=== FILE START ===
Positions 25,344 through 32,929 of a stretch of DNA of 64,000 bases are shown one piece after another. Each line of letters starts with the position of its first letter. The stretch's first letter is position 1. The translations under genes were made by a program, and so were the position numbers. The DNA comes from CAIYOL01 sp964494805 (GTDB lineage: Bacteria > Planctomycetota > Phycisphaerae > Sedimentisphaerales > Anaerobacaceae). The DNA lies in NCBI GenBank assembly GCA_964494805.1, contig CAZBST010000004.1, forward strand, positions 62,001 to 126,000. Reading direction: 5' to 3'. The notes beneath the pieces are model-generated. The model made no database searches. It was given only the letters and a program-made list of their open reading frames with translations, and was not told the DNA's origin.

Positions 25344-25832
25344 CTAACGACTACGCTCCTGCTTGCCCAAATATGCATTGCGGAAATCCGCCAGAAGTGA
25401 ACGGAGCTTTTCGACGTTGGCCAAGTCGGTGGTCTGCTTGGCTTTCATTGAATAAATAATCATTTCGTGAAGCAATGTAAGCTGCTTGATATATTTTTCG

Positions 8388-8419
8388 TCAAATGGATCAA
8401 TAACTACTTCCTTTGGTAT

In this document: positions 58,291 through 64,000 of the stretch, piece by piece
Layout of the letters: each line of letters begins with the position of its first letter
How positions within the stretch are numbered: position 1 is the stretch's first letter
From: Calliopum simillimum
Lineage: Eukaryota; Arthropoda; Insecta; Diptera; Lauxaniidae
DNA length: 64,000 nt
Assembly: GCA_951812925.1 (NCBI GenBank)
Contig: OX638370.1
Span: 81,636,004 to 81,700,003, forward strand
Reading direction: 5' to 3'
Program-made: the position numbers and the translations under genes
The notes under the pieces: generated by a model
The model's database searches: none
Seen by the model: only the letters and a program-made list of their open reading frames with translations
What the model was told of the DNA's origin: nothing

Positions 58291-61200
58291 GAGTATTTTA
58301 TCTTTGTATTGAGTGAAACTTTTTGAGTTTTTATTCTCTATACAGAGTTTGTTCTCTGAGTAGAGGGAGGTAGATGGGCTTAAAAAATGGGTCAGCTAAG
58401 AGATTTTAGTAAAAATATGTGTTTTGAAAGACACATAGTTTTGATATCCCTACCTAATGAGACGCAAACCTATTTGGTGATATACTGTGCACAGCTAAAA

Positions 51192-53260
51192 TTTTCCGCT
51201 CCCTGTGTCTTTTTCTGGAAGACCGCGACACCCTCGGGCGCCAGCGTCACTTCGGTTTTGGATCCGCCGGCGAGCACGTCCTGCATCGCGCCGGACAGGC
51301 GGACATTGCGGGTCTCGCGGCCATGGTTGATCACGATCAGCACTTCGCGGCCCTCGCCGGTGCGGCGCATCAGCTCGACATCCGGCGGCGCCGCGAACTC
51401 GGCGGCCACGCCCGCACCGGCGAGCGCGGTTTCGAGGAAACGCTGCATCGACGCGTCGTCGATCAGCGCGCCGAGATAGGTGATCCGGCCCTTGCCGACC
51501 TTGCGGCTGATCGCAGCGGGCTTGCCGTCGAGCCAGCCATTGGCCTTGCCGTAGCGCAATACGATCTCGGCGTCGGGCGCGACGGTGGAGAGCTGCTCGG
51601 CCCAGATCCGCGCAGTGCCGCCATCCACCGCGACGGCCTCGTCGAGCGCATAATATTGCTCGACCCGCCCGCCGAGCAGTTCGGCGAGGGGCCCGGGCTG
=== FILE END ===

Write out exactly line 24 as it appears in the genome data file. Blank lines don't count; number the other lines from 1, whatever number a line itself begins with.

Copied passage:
58291 GAGTATTTTA